In many regards the 1954 World Cup can be looked back on as the greatest ever. It was the first time that matches were shown live on television, it boasted more goals per game than any other edition in history, and it had a final that was truly memorable with a late twist in the tale.

Yet even in that tournament, a World Cup finals which saw a match between Austria and Switzerland finish 7-5 after the Swiss had led 3-0; there was one encounter which stood out. When Hungary met Uruguay in Lausanne, it was a match-up which embodied everything the World Cup was created for. The world champions took on the Olympic champions in a game which had none of the animosity that had soured some of the earliest clashes.

Going into the competition there had been little doubt about the favourites. The “Magical Magyars”, victors at the 1952 Olympics, had not lost a full international since 1950. In their 28 games without defeat the Hungarians had most notably beaten England 6-3 in 1953 (the first time England had ever lost on home territory to a team from outside the British Isles) and then annihilated the game’s inventors 7-1 in Budapest in their last game before the World Cup. These results (particularly the defeat at Wembley) finally shattered the aura of invincibility that had pervaded English football culture and announced in emphatic style the arrival of a new powerhouse.

Their captain and inspiration was the fabulous Ferenc Puskás, a short, rotund man whose stature belied his genius and who possessed a cannon of a left foot. An inside-left of remarkable gifts, he was hugely inventive but also boasted an incredible scoring record of 65 goals in 55 internationals prior to the tournament. Leading the line alongside him was Sándor Kocsis, nicknamed the “Golden Head” for his aerial prowess but who also possessed excellent ability with the ball on the floor.

The key to their victory at Wembley had been Nándor Hidegkuti, Hungary’s deep-lying centre-forward, who had bewildered the English defence with his intelligent movement. While the WM of Arsenal 20 years earlier had seen the inside-forwards withdrawn into deeper role, the Hungarians, starting at club side MTK, had chosen to follow the path of Matthias Sindelar, the Austrian star of the 1930s, in dropping their central striker into midfield. Harry Johnston, the England centre-back, had been left confused as to whether he should follow the number 9, in theory his direct opponent, or to stay put in defence. That confusion had been exploited to dazzling effect by Hidegkuti and the Hungarian forwards who profited from the space created.

At right-half was József Bozsik, a magnificent playmaker who starred for Honvéd. A childhood friend of Puskás, the pair had an almost telepathic understanding with Bozsik’s diagonal balls from the right of midfield invariably finding the clever runs of Puskás. It had taken time for many in Hungary to fully appreciate the qualities that Bozsik brought to the team given his comparative lack of pace and indifferent goalscoring record, but gradually they had realised his immense value with the metronomic abilities he offered in midfield proving vital to the success of the Aranycsapat (“golden team”).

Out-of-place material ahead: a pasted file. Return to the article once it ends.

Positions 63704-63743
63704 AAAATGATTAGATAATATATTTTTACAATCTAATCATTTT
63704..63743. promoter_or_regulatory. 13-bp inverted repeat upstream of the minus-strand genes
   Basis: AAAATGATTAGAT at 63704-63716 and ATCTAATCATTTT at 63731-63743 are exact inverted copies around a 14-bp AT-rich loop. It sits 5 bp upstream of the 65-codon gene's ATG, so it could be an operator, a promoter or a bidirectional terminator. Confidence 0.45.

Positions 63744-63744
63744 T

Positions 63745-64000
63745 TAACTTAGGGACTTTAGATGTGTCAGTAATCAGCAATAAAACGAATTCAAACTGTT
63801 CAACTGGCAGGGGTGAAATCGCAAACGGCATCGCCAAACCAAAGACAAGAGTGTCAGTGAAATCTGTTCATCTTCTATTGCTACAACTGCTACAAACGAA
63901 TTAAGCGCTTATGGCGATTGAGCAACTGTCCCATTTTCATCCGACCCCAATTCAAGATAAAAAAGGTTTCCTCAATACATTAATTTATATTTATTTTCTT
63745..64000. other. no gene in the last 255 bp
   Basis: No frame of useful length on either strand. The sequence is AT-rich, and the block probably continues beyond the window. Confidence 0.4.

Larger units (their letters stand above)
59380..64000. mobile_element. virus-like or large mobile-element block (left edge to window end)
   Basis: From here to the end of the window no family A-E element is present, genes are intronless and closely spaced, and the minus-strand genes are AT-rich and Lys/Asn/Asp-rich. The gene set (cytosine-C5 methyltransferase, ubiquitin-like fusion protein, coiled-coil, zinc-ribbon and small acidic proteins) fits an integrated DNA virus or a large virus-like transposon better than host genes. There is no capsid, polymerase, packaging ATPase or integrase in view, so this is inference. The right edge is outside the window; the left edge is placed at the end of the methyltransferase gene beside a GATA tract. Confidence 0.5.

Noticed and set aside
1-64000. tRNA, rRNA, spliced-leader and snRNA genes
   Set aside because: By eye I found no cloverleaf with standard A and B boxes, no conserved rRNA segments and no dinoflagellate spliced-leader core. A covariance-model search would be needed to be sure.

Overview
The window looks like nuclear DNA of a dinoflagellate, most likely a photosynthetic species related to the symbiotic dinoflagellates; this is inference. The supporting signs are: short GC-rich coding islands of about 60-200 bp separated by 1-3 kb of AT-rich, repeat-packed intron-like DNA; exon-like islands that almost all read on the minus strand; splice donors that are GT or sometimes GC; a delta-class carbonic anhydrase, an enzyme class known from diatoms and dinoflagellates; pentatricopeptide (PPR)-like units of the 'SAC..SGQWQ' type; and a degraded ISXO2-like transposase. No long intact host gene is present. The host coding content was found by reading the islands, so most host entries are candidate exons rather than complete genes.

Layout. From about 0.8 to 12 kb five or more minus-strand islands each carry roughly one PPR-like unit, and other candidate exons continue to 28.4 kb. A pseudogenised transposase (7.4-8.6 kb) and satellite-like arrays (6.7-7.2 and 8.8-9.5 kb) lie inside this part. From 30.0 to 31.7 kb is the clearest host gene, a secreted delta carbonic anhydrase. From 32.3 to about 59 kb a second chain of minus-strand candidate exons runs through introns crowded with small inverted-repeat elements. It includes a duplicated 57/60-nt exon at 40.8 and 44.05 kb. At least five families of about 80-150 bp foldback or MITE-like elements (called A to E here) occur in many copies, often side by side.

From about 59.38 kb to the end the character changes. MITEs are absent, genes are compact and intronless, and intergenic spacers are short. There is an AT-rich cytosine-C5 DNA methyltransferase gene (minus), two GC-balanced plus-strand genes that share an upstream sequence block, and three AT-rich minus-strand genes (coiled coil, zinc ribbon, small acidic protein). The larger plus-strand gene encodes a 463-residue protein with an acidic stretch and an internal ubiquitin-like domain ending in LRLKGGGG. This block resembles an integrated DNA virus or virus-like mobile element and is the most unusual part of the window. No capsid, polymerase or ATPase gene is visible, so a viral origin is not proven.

The group stages of the tournament certainly proved eventful. A 9-0 demolition of South Korea, still recovering from an arduous voyage from the Far East, set a new record for the most goals scored in a single World Cup game. That was followed by an 8-3 win over West Germany, a result that came at a cost with Puskás suffering an ankle injury following an overly-exuberant tackle from Werner Liebrich, the German centre-half. After the event many claimed that Sepp Herberger, the West German manager, had rested players, recognising the inevitability of a Hungarian win and preparing instead for the resultant play-off with Turkey. It was a bold strategy but one which would ultimately get its reward.

Hungary’s quarter-final win over Brazil was equally momentous.  Violent, even by the standards of an era in which charging goalkeepers into the net was still par for the course, it began innocently enough but descended into anarchy. It was no wonder that it came to be known as the “Battle of Berne”.

Hungary had a habit of starting games remarkably strongly and they demonstrated that yet again in the opening stages. With just four minutes played Hidegkuti crashed in a strike at the near post and the Magyars were two up after just seven minutes when Kocsis scored a trademark header across goal from Hidegkuti’s delicate centre. The teams exchanged penalties either side of half-time, Djalma Santos for Brazil and Mihály Lantos for Hungary, before Julinho displayed why he was commonly considered to be the game’s outstanding outside-right, with a fabulous strike which seemed laser-guided as it evaded the desperate attentions of Gyula Grosics.

Midway through the half, with the game increasingly being halted by niggly fouls, Bozsik and Nílton Santos, two of the game’s all-time greatest figures were dismissed for fighting. Brazil then had chances with both Didi and winger Maurinho hitting the woodwork but they would be left to rue those missed opportunities. There was still time for Humberto Tozzi to be dismissed by English referee, Arthur Ellis, for a reckless two-footed challenge on Lóránt and, reduced to nine men, Brazil’s chance was gone. Kocsis, as proficient a finisher as any in the world, settled the game in the final moments with another header after Czibor had broken away down the right. After the match all hell ensued, with the Brazilians entering the Hungarian dressing room and Puskás, who had missed the game through injury, allegedly smashing a bottle in the face of Pinheiro. Gusztáv Sebes, the Hungarian coach, found his face cut by a football boot in a series of incidents which did little for the reputation of the sport.

Uruguay had also been well-fancied before the tournament began. Though they had finished only third at the previous year’s Copa America (Paraguay were the surprise winners) there remained a nucleus of the side that had shocked Brazil in 1950 including inside-left Juan Alberto Schiaffino and centre-half Obdulio Varela. This was the first time the Celeste had deigned to take part in a World Cup located in Europe and, given their record of winning every time they participated (both 1930 and 1950), they travelled in expectation as much as hope.